Hot Days, Hotter Grills
There’s something about summer that makes us crave delicious steaks, hearty salads and fresh grilled foods more than ever. Put your grill to work, and pair your favorite steak with all the best veggies of the season, full of the flavors of summertime.
A Better Choice
The USDA grades beef based on marbling, texture, color and age of the cattle. All of the steaks you’ll find at Haggen are rated USDA Choice or better. Greater marbling is a sign of high quality, and equals more tender, juicy, flavorful beef.
- USDA Prime (Highest quality): Juicy and tender with significant marbling
- USDA Choice (Next highest quality): A good amount of marbling for fine flavor and texture
Double R Ranch Premium Northwest Beef
Double R Ranch has a great reputation in the Northwest for being juicy, tender and full of succulent beef flavor. It’s the first choice of chefs all over the region and is served at some of the finest restaurants—and your dinner table.
Sun Fed Ranch Grass-Fed Angus Beef
Angus beef is known for its superior marbling, and these cattle are 100% grass-fed and free of antibiotics and hormones. The result is tender, lean and supremely flavorful meat that will please the most discerning of palates.
Snake River Farms Wagyu Beef
Known as the “butter knife beef,” this Kobe-style Wagyu is highly marbled, and the texture and tenderness are simply unmatched. This is some of the finest beef in the world, with incomparable flavor that will make any occasion extra-special.
Hot Tips for Great Steaks
- Let the steak sit at room temperature for about 30 minutes before grilling. Cold steaks don’t cook evenly.
- Preheat your grill 15–25 minutes to sear the meat and seal in the juices.
- Marinate your steaks to infuse flavor.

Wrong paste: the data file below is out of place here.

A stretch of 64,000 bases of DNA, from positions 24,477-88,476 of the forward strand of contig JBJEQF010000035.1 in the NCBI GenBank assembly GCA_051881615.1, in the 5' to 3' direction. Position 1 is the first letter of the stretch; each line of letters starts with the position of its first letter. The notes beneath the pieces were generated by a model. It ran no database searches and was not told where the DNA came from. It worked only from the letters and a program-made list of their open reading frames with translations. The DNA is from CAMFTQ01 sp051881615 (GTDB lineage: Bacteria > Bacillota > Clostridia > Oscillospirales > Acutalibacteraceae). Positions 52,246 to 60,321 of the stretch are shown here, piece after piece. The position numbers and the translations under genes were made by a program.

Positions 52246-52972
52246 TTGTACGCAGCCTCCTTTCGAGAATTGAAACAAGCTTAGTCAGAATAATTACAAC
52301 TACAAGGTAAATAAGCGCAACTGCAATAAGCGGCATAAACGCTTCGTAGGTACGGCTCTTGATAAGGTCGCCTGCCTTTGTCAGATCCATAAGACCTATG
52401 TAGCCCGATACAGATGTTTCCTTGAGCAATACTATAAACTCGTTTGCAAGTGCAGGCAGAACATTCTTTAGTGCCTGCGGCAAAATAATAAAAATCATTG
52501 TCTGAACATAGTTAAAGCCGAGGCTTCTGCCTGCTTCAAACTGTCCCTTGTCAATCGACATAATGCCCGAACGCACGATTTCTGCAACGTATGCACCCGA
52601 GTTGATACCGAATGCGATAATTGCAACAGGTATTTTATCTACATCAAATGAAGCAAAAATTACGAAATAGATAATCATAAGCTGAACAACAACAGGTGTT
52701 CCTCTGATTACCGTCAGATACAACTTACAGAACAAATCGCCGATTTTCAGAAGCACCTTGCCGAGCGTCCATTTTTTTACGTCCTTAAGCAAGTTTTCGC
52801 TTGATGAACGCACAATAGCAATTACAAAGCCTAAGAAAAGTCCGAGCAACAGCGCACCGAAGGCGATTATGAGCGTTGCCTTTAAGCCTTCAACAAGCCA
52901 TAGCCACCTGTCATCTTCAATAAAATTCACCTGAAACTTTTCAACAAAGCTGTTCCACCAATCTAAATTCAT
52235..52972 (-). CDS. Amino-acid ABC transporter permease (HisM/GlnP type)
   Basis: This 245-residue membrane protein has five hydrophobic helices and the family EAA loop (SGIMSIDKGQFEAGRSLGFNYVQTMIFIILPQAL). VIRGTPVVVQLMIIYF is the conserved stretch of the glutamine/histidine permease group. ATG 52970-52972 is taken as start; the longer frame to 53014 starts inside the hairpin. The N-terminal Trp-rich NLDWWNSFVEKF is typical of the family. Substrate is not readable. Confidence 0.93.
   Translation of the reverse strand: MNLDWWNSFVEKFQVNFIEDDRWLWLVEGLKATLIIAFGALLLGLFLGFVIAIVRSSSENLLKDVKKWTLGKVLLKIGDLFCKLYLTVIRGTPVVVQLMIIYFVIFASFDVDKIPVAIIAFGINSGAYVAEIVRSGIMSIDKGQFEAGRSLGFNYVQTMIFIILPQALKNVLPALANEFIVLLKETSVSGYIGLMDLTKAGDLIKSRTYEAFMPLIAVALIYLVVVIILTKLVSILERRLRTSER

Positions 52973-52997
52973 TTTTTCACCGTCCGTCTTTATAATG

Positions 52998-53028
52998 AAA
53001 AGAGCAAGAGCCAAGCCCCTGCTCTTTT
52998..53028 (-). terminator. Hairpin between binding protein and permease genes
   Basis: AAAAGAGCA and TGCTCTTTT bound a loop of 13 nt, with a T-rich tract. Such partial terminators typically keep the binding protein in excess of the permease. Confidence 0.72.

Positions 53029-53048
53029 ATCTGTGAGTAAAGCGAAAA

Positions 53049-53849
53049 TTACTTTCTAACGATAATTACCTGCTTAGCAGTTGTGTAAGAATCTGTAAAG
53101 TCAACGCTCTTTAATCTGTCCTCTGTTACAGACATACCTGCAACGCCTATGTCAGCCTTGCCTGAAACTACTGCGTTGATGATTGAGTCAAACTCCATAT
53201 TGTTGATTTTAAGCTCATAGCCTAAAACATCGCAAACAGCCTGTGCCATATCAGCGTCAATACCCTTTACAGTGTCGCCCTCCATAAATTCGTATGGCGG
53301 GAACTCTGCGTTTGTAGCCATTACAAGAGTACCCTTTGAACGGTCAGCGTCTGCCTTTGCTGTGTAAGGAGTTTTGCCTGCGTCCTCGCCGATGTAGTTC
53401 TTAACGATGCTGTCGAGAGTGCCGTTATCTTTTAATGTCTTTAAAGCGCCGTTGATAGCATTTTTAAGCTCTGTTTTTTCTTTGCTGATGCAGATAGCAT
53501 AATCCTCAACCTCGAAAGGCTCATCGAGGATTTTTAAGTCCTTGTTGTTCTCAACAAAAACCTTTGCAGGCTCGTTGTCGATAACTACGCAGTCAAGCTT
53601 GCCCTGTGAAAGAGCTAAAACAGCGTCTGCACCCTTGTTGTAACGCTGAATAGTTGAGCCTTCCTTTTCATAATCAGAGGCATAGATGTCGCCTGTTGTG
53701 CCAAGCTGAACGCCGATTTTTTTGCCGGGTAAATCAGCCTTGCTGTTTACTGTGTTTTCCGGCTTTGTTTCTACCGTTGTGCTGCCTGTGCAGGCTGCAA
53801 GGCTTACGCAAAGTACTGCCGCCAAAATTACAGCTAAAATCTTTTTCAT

- Turn steaks just once. You’ll create the richest flavors when you leave them alone as much as possible.
- An instant-read thermometer will help you cook your steaks at a safe temperature and prevent overcooking. Medium-rare is 120°, medium is 130° and well-done is 150°.
- After grilling, let steaks rest for 5–10 minutes so the juices can redistribute. If you slice too soon, all the concentrated, flavorful liquid in the center will drain out.
A Cut for Any Occasion
- New York Strip: Tender and full of flavor, this is also known as the boneless beef loin strip steak—the small side of a T-bone.
- Sirloin: Leaner, but still flavorful. Its affordability means you don’t have to wait for a special occasion to serve steak.
- Ribeye: Heavy marbling means a supremely juicy, tender steak that’s loaded with flavor in each bite. Best when grilled for a short time until medium rare.
- Tenderloin: More of a special-occasion cut, it’s paradoxically lean, buttery and tender. Also known as filet mignon or Châteaubriand.
- T-Bone: Two steaks in one, divided by a bone that keeps the meat juicy and flavorful through cooking. A familiar type of T-bone is a Porterhouse.